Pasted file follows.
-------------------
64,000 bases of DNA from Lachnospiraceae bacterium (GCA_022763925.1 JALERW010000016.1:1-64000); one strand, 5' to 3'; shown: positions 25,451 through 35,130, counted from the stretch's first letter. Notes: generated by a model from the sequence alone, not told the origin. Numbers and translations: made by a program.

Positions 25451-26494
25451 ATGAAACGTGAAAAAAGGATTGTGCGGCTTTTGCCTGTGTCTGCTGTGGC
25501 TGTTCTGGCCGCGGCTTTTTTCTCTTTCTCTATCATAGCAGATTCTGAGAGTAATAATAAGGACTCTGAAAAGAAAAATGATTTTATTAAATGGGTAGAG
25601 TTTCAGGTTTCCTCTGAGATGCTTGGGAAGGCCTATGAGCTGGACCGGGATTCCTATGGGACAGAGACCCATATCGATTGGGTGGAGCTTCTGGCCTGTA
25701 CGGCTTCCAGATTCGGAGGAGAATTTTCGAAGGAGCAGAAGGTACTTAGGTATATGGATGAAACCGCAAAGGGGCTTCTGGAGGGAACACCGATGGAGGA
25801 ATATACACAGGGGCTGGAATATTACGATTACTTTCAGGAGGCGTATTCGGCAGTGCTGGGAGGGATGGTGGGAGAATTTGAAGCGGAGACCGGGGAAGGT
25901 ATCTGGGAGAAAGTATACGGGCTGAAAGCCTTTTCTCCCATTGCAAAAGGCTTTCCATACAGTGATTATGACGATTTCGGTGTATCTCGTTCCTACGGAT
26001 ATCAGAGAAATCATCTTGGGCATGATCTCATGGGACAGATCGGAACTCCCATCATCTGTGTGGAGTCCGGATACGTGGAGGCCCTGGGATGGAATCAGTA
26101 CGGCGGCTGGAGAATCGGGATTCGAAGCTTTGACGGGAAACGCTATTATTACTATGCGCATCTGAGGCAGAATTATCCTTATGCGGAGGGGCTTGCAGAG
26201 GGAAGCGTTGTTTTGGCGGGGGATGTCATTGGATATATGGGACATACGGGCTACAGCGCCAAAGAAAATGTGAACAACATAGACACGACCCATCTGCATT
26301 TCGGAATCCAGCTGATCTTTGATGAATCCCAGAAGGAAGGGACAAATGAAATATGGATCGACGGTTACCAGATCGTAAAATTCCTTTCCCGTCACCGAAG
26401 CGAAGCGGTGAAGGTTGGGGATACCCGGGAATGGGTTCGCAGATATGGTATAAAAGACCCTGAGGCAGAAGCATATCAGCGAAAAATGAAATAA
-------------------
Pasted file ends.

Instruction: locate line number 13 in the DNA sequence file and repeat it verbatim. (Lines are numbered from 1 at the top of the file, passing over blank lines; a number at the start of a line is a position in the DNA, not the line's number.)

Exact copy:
26401 CGAAGCGGTGAAGGTTGGGGATACCCGGGAATGGGTTCGCAGATATGGTATAAAAGACCCTGAGGCAGAAGCATATCAGCGAAAAATGAAATAA